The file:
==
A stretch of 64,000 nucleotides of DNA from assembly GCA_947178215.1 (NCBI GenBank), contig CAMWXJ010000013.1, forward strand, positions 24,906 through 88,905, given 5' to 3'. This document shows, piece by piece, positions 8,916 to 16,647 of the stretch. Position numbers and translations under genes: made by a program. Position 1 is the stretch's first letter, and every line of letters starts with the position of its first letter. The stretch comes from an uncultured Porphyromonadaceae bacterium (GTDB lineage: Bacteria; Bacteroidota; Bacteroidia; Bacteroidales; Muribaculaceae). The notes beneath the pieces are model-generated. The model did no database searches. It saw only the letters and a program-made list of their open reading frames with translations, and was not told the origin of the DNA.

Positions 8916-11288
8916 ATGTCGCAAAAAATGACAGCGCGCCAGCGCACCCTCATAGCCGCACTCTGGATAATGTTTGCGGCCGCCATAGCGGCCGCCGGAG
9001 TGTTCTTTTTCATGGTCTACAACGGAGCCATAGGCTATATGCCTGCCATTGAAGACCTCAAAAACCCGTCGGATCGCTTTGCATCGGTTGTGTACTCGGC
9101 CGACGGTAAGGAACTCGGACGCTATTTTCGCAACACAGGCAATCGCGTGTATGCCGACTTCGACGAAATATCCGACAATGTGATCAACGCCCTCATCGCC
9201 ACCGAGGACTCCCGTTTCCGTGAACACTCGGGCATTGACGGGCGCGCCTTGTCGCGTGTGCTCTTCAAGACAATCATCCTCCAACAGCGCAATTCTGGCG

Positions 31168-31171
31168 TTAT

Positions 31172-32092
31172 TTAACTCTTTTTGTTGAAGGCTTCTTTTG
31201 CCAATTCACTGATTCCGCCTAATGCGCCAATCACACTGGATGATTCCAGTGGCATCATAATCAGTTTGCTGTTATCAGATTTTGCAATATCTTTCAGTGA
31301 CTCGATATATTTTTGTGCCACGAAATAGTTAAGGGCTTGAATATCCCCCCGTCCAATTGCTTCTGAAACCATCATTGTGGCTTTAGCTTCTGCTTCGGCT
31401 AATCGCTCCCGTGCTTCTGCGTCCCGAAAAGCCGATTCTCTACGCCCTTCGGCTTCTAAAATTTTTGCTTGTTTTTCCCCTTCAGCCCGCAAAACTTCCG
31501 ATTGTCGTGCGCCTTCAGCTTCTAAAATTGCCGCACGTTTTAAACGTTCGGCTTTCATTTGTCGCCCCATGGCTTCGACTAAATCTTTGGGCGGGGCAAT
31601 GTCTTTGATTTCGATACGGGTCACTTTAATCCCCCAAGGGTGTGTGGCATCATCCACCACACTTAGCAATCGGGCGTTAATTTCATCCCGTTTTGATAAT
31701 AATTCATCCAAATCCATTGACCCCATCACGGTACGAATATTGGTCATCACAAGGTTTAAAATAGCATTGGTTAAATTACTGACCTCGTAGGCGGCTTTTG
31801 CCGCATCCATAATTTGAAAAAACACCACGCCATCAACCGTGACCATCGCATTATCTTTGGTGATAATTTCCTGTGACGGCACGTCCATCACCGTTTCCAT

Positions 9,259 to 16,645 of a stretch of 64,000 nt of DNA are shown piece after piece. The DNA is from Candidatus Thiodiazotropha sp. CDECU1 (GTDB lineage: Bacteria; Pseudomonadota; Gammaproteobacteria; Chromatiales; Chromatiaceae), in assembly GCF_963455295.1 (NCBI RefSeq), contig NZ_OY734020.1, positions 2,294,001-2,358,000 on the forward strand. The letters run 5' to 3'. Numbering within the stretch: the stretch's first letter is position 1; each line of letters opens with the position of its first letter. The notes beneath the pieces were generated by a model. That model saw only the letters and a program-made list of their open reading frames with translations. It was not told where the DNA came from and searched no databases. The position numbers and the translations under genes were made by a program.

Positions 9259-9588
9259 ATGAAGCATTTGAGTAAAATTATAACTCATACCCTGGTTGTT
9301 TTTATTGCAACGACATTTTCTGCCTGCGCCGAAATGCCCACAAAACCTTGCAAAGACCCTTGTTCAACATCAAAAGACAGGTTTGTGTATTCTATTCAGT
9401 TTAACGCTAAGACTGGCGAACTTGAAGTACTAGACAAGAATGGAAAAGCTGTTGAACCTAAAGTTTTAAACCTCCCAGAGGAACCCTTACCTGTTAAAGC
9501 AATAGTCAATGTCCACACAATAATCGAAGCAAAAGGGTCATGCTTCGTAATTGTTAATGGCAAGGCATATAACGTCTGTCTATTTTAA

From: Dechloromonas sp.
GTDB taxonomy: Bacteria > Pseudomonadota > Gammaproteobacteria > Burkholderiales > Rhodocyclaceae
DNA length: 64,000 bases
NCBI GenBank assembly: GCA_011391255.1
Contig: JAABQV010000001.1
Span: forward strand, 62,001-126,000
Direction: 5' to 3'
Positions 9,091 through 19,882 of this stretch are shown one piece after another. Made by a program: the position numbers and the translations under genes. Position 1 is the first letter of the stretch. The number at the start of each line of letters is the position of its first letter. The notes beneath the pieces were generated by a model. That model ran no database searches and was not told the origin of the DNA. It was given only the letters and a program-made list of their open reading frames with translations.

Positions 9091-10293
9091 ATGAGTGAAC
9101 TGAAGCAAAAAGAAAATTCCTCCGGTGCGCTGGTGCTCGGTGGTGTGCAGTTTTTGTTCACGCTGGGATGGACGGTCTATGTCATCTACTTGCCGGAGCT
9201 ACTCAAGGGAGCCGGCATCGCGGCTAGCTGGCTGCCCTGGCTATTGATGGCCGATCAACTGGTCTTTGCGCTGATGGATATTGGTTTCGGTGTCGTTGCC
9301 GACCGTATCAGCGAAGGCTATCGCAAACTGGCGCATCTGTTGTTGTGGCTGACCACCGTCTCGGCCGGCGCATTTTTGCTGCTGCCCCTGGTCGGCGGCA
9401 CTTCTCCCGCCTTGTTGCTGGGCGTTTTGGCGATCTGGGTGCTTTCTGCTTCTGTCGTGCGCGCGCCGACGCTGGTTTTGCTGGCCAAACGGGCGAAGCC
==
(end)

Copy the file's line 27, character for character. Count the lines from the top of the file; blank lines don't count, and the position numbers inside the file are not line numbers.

NCBI GenBank assembly: GCA_011391255.1